James Winfield.

Why Engineers Should Be Able To Work From Home

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Yeah, we had an edict.

Back to the office.

I’m not sure where these come from – my suspicion is that government is behind these edicts, as all large companies seem to have enacted such policies despite evidence that working from home for engineers (and similar roles) is more productive, leads to happier and more committed employees, and should therefore lead to better outcomes for the employer.

My return to one day a week in the office hasn’t actually been that bad. Sure, I loathe spending 2.5 hours commuting – it is such a waste of time and energy. I get notably less done, the office is noisy – sometimes too hot, sometimes too cold, often too bright, always with really slow wi-fi. I don’t have a £600 Herman Miller chair which is perfect for my back to sit on.

But…I have enjoyed meeting my colleagues in person once more, I have enjoyed going out for lunches with them, it has been nice to have in-person meetings. And my employer has actually done more than I expected to remediate the issues reported and listen to us. Had I written this immediately after the edict, then I doubt I would have had anything positive to say. I would very much still prefer to be 100% remote – had it been 3 days then I would have ignored it and suffered the consequences – as much as I care about my job and my employer, there are other roles out there.

Give Me Reasons!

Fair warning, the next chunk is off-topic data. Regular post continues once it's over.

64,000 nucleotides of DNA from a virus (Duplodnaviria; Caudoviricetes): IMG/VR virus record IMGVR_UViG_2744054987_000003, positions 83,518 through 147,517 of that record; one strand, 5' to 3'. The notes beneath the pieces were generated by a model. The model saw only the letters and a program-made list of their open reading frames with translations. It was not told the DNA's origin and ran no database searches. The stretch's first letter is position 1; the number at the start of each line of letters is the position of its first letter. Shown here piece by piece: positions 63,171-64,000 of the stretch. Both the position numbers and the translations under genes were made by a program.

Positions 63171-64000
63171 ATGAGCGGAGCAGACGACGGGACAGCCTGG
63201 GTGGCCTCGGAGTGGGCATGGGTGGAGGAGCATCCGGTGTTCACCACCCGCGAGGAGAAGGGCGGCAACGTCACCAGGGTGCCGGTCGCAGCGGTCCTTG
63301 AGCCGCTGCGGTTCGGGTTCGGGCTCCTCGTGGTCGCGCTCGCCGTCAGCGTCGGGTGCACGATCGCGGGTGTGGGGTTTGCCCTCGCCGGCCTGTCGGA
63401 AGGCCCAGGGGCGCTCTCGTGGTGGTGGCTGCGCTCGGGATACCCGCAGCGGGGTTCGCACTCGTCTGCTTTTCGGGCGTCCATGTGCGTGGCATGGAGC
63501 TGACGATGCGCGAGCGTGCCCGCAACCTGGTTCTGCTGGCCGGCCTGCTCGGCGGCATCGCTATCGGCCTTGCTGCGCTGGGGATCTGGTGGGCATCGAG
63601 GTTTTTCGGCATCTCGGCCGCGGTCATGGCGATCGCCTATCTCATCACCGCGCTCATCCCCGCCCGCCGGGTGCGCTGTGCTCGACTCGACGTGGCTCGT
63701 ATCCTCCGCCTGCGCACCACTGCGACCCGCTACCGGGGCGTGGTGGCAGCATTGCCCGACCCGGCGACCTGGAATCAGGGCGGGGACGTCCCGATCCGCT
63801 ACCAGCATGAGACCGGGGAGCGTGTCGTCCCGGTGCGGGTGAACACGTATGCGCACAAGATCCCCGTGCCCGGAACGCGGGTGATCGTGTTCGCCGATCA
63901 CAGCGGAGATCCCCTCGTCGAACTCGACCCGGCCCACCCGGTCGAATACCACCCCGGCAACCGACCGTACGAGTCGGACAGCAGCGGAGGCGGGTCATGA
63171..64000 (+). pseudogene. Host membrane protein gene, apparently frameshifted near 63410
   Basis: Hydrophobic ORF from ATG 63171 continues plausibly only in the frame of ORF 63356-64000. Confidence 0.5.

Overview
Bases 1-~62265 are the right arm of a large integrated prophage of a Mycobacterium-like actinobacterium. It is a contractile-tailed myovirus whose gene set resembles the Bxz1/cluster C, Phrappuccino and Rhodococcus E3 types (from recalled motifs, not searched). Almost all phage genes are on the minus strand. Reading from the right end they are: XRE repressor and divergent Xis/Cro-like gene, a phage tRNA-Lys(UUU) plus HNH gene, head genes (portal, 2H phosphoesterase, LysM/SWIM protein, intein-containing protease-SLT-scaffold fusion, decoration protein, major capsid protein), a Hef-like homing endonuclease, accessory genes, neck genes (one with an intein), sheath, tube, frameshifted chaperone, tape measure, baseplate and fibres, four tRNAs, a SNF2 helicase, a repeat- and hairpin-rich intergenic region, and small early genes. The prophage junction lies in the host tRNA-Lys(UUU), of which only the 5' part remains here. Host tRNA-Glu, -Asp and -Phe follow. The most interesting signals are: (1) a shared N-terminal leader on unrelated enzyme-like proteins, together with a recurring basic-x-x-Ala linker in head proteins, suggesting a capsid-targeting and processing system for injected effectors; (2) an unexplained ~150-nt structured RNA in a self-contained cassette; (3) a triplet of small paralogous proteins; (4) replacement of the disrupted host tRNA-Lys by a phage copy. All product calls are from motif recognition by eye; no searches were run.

Anyway. Enough about me and possibly too much about my employer. These are the reasons why software engineers should be allowed…heck…encouraged to work from home (where personal circumstances permit).

Deep Thinking

I’m pretty sure when that I moaned on Facebook about the edict, some of my friends who cannot work from home probably rolled their eyes at my perceived entitlement.

Yet my motivation for working from home is being the best employee possible, which means writing excellent code, thorough reviews of other’s code with the end goal of delivering world-class software.

I’ve done other roles before becoming an engineer, and they were very much task-based. One task takes one minute, 5 minutes, 10 perhaps – but if you were interrupted by colleagues, noise, the weather, the need to moan about the temperature in the office, a daydream about a beach – it was no problem. Just get back on with the task, then do the next task, etc.

Engineering is different. I need deep thinking. I need to have as much of the system in my head as possible, so that I can write performant code which isn’t duplicating code elsewhere (often in codebases with 100,000’s of lines of code, if not millions), isn’t going to cause side-effects – and sometimes to be able to refactor whole codebases at once.

I tend to take 10-20 minutes to get into my flow, depending on the complexity of what I’m building – and there is a wind-down process too. Sometimes winding down is just as difficult…one can be really in the flow yet have a meeting in 1 minute’s time…stopping oneself, knowing that you’ll have to mentally re-engage and go through a flow to get back to where you were, is frustrating.

It’s understandable that offices should be noisy and disruptive, as people are collaborating with each other…but this does not work with deep thinking. Even seeing people walk past can be distracting.

Learning & Development

I don’t know if all software engineers do this – but if they don’t, then they will fall behind.

Engineering is such a fast-paced industry and career, that you have to spend time outside work upskilling, contributing to open source, running your own side-projects, reading about new technologies, trying new technologies – it is absolutely never-ending. Stressfully so, in fact.

When do I do this? Weekends, sometimes – but mostly before work. During the timeslot that pre-pandemic I was stood up on a rammed and delayed tube train, cursing my commute, desperate for a sausage sandwich and a Red Bull, and totally not in the frame of mind to productively write clean code.